Dubai Diaries: Naming the nameless
Do you have a name that's difficult to pronounce or explain to others?
What’s in a name? I say everything. It’s something you live with for the rest of your life, so your parents owe it to you to give you a name that sounds appealing. My parents never told me what prompted them to name me Anamika, which, in Hindi, means one who does not possess a name, but I have often given them a benefit of doubt, thinking there must have been due deliberation. However, that reasoning seldom helped me in school. Whenever a teacher asked me to introduce myself, they’d be (a tad) surprised at the name. During lunch breaks, some friends would break into the famous Kishore Kumar song in order to have fun. In those days, the gesture of flashing little finger also meant the person had to rush to the washroom. It didn’t help that during a Sanskrit class, someone suggested that the meaning of my name in the language meant little finger. What were my parents thinking, I’d wonder; were they thinking at all?
By the time I went to college, I was in company of young girls in awe of Jane Austen and Charlotte Bronte. They had also recently discovered the Internet and the chatrooms of Yahoo messenger. The Internet allowed us to craft new identities while speaking to strangers. So someone who was called Jaspreet, would simply create an account where she called herself Jas. When it came to me, the girls suggested ‘Ana’. I’d found my saviours. Ana, to my ears, gave an impression of someone who was prim and proper, knew what to do with fine cutlery, someone whose hair was styled to perfection and personality radiated elegance. All this, of course, was a far cry from the person I really was (am?) — clumsy and careless. Ana was just perfect. Such was the allure of ‘Ana’ that from college to workplace, everyone began to call me that. The first time I was introduced to my husband on Google chat by a colleague, I made it a point to tell her to introduce me as Ana. Thankfully, that name remains etched in his mind till date.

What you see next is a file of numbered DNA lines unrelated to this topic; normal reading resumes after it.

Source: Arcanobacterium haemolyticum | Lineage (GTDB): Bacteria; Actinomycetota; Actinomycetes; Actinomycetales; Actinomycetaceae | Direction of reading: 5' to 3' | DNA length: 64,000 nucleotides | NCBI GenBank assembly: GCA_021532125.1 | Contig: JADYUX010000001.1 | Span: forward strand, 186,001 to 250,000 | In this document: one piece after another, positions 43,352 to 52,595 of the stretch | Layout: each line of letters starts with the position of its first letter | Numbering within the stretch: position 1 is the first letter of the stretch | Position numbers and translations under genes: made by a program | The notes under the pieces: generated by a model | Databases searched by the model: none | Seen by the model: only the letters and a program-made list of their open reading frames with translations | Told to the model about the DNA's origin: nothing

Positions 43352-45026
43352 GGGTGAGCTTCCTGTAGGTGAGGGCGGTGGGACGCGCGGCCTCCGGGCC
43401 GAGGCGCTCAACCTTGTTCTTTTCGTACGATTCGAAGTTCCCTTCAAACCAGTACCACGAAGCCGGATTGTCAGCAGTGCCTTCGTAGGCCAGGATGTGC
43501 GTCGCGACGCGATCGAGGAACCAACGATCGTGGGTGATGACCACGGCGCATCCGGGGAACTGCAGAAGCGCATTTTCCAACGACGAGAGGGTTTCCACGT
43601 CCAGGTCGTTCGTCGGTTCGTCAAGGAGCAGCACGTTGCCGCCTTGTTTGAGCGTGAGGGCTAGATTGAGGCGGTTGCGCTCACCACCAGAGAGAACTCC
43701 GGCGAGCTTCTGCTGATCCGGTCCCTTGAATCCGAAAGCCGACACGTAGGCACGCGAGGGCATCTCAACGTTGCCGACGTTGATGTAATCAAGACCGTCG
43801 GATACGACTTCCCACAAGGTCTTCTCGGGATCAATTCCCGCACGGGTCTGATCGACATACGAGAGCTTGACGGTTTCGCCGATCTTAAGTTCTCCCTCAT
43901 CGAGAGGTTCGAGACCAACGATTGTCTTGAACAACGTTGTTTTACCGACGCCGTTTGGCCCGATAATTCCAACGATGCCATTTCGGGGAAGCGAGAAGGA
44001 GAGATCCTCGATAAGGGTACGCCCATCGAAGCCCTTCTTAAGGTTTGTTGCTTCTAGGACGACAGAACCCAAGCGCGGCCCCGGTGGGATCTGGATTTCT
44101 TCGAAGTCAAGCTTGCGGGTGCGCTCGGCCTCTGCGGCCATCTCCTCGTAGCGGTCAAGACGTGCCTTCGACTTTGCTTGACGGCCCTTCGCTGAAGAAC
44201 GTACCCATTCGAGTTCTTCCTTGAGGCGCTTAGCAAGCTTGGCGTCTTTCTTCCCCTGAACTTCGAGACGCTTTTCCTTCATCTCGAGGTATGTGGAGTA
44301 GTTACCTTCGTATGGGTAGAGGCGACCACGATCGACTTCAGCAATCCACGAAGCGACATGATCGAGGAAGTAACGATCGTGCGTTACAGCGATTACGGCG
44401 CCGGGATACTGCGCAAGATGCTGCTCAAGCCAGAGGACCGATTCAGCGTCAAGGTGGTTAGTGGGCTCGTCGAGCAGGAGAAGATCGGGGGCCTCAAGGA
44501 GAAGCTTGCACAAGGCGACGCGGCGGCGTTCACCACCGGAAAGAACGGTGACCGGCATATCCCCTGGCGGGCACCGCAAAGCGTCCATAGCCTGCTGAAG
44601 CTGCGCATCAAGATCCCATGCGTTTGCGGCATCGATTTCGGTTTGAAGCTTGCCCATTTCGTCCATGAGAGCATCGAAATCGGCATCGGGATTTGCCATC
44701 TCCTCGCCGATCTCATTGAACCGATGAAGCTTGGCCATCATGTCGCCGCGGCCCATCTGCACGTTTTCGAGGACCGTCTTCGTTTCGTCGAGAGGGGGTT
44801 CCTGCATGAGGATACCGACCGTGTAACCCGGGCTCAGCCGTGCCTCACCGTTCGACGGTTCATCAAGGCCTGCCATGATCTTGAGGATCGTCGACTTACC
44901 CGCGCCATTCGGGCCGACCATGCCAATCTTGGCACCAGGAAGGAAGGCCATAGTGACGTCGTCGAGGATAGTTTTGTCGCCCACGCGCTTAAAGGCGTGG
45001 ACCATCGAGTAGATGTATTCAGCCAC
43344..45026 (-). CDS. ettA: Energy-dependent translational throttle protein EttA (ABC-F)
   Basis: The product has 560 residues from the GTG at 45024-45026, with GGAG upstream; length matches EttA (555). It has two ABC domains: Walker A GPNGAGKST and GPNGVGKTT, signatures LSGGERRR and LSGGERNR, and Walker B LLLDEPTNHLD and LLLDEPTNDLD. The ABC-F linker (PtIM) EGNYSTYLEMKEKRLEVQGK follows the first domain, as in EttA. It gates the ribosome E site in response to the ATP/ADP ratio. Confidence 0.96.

By the time I came to the UAE, I was pretty certain that I would continue to familiarise people in my professional and personal space with the nickname coined during college years. Alas, it wasn’t meant to be. I have lived in this city for seven years now and mingled with people who come from different countries and cultures — people who would immediately relate to an Ana more than Anamika. But whenever I have introduced myself saying — “Hi, this is Anamika, but you can call me Ana”, I have seen people genuinely making an effort to pronounce my name, despite it proving to be quite a tongue twister. I have often wondered what is it about those who belong to different cultural contexts making an attempt to get my name right. Having spent seven years in the city, I can now safely say these gestures — seemingly small — are an indicator of curiosity we have about cultures that are different from ours. This curiosity doesn’t simply extend to the name but also the cities we come from, the traditions we follow. And the UAE, being the melting point of cultures that it is, makes that assimilation seem effortless. For that reason alone, I am happy to own up to Anamika.